A-men: Federal Republic of Religion


They were called the “A-men” people when they first surfaced in my father’s farmstead in the mid 80s. We were used to hearing Christians say “Aamin” to every line of prayer.

Our village was a majorly Muslim community. But there were orthodox Christians with their small church building. Once, we sneaked in there fascinated by the enchanting songs and the expressive dance.

The drumbeats, the soulful songs and the measured dance steps were as alluring as the delights of paradise. We thought Christianity was just about those sounds and symbols. Then these new people came. Two struggling young bachelors sauntered  into our stead, primarily propelled by the exigencies of life and living.

Pastor Adeboye (L) and Pastor Obayemi

Pastor Adeboye (L) and Pastor Obayemi

They came and altered the routine we associated with Christianity. They were our village primary school teachers whose new church spoke not the language of the villagers. This new church strangely spoke English and scanty Yoruba. The shout of heavily accented “Amen!” particularly marked out the members. That “A-men!” soon became their sobriquet. For a long time, they remained few but they were unrelenting.

Those two teachers were friendly with everyone and discriminated against no one. They were generous and very affable in their dealings with all. They loved their hosts and they were loved.

But their brand of Christianity was strange. And, it was clear even in those early days that these people were very unusual. They never got angry no matter the degree of provocation. They gave freely, even in their obvious need.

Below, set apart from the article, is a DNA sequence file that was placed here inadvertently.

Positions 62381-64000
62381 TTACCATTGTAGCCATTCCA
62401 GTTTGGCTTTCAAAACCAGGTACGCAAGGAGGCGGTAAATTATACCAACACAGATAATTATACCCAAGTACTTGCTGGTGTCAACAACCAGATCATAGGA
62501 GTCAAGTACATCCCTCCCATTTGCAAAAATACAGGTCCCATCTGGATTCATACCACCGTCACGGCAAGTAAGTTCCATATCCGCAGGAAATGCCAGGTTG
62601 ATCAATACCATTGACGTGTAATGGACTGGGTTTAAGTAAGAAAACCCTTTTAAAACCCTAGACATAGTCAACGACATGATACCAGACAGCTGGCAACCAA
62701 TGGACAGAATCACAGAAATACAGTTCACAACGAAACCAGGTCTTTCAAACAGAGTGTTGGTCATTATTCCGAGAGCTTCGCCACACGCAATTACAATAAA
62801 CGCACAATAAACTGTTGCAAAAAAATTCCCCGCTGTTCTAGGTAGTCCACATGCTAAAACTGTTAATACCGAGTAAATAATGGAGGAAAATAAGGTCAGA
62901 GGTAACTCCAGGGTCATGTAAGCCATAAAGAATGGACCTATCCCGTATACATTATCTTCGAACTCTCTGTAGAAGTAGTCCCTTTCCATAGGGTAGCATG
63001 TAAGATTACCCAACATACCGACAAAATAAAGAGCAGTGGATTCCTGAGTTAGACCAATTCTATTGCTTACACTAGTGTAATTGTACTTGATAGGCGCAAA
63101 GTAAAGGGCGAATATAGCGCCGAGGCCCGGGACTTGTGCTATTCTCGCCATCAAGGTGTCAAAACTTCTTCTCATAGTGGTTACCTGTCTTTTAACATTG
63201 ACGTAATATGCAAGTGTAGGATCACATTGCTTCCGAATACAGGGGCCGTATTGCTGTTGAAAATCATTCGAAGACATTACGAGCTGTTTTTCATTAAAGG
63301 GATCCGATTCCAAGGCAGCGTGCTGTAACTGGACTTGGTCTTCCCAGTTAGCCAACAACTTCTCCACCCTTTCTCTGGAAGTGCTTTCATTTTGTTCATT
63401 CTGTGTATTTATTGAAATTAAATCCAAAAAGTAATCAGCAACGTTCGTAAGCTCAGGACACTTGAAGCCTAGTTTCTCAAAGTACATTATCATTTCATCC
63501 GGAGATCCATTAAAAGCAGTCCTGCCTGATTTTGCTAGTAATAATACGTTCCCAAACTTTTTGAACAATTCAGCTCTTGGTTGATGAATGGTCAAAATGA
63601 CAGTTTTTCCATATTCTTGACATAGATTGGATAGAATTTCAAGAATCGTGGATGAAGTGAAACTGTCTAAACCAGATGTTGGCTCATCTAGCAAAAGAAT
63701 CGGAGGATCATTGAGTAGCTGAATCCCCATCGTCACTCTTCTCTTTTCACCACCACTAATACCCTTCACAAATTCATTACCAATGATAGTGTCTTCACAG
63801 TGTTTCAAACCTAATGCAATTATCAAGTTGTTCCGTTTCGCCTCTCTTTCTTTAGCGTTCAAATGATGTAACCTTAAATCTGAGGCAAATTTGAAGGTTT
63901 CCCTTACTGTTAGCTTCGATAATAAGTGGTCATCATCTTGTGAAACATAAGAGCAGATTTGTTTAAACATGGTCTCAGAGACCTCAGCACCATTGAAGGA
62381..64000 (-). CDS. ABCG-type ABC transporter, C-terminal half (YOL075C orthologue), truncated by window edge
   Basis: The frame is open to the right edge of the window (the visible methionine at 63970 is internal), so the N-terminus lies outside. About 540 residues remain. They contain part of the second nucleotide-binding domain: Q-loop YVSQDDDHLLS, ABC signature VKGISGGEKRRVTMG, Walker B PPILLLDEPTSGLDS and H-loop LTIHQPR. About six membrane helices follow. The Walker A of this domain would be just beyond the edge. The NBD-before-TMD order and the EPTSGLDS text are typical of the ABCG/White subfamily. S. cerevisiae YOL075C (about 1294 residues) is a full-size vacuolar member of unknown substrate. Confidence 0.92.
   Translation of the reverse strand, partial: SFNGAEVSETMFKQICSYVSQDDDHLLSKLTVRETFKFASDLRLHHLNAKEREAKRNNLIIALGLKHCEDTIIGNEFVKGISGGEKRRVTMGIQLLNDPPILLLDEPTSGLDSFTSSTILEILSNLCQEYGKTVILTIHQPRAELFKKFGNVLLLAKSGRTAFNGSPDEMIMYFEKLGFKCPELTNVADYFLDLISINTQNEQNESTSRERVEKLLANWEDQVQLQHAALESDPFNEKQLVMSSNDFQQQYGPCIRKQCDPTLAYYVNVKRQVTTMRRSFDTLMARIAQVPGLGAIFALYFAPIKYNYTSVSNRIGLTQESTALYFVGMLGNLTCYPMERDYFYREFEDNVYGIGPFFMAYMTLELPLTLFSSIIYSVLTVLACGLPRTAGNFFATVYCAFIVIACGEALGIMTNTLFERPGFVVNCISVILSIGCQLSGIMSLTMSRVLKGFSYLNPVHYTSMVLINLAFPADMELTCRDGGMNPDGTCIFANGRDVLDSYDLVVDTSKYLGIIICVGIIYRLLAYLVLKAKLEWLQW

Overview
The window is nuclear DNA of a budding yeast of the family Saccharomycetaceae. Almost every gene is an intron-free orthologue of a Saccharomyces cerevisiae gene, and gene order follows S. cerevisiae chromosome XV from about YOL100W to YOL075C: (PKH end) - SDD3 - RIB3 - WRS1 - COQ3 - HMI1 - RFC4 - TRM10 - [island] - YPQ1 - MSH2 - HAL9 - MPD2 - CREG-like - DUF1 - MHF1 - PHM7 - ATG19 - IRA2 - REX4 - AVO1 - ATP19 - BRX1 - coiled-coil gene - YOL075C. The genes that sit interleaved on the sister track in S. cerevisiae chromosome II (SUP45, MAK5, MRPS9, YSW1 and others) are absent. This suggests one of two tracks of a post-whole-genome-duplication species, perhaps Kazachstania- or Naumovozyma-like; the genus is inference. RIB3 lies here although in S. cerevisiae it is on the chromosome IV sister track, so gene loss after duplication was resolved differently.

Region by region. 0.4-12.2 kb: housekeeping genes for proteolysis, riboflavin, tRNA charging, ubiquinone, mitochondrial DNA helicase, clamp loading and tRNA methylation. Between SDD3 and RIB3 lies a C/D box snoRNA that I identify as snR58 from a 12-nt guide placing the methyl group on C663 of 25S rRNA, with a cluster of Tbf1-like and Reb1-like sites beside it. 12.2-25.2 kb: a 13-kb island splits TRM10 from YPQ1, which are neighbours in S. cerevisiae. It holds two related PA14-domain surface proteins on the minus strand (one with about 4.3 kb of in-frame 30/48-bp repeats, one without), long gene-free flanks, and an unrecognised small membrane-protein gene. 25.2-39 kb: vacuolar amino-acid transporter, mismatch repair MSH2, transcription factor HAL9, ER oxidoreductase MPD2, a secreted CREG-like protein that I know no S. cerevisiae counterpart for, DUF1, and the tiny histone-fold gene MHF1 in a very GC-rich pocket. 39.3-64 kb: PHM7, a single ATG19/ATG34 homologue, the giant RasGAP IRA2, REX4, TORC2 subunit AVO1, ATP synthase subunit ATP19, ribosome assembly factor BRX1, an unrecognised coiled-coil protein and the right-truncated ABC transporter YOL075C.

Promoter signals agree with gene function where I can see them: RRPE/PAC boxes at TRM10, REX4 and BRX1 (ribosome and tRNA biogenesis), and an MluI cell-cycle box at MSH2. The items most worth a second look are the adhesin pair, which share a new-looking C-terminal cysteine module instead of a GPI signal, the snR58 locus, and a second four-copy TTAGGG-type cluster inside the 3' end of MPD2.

They were gentlemen as defined by the creators of that English word. Those two represented my first contact with the Redeemed Christian Church of God (RCCG). Years later, when I got  to know the person leading this men, I looked back and understood where their distinction came from.

Whenever their General Overseer, Pastor Enoch Adeboye, speaks, his deep voice gives the depth of the divine. He carries on simply living the words in Thomas Tallis’ (1505-1585) hymn: “I want to be like Jesus/So lowly and so meek;/ For no one marked an angry word/ That ever heard Him speak”.

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He confounds with his simplicity. “His appearance is straitlaced: he always wears a pinstriped suit, a gleaming white shirt and a bow tie.” That is a description of him by frontline American news magazine, Newsweek, which in 2009 named him one of the 50 most powerful persons in the world.

If anyone doubted the judgement of that magazine, the events of the last one month should convince such people that in this world, a Daddy truly reigns. First, he was in Ekiti where he calmly ruffled feathers and then asked ‘someone’ to “shout Halleluyah!” He did the unusual, endorsing Ayodele Fayose’s therapy for the Fulani herdsmen’s atrocious afflictions across the nation.

His position was popular in beleaguered places. But it must have jolted some men of power. You remember one powerful politician promptly attacked the message and the messenger. You also remember that the attacker’s ruling political party, within 24 hours, ate their leader’s words — red hot. Then came the Financial Reporting Council of Nigeria with its governance code.

The noise that followed was as loud as the June 12 annulment cries. Just when the council thought it had scored a big win with the RCCG reshuffling its own ruling council, the government that owns the FRC went prostrating. It yanked off its agent and burnt the scroll upon which the offending code was written. It is when such things as the above happen that you know “everyone (truly) needs a Daddy.”

There is something celestial in a man before whom kings bow and presidents kneel. The wise won’t be frontal in taking such people on. Newsweek, in x-raying Adeboye and his aura and the quality of the crowd he commands, reminded its readers of the 2008 scene of Governor Sarah Palin of Alaska, United States, “in church, head bowed, palms turned up toward heaven, standing silently as Thomas Muthee, a Pentecostal preacher from Kenya, prayed for her freedom from witchcraft.”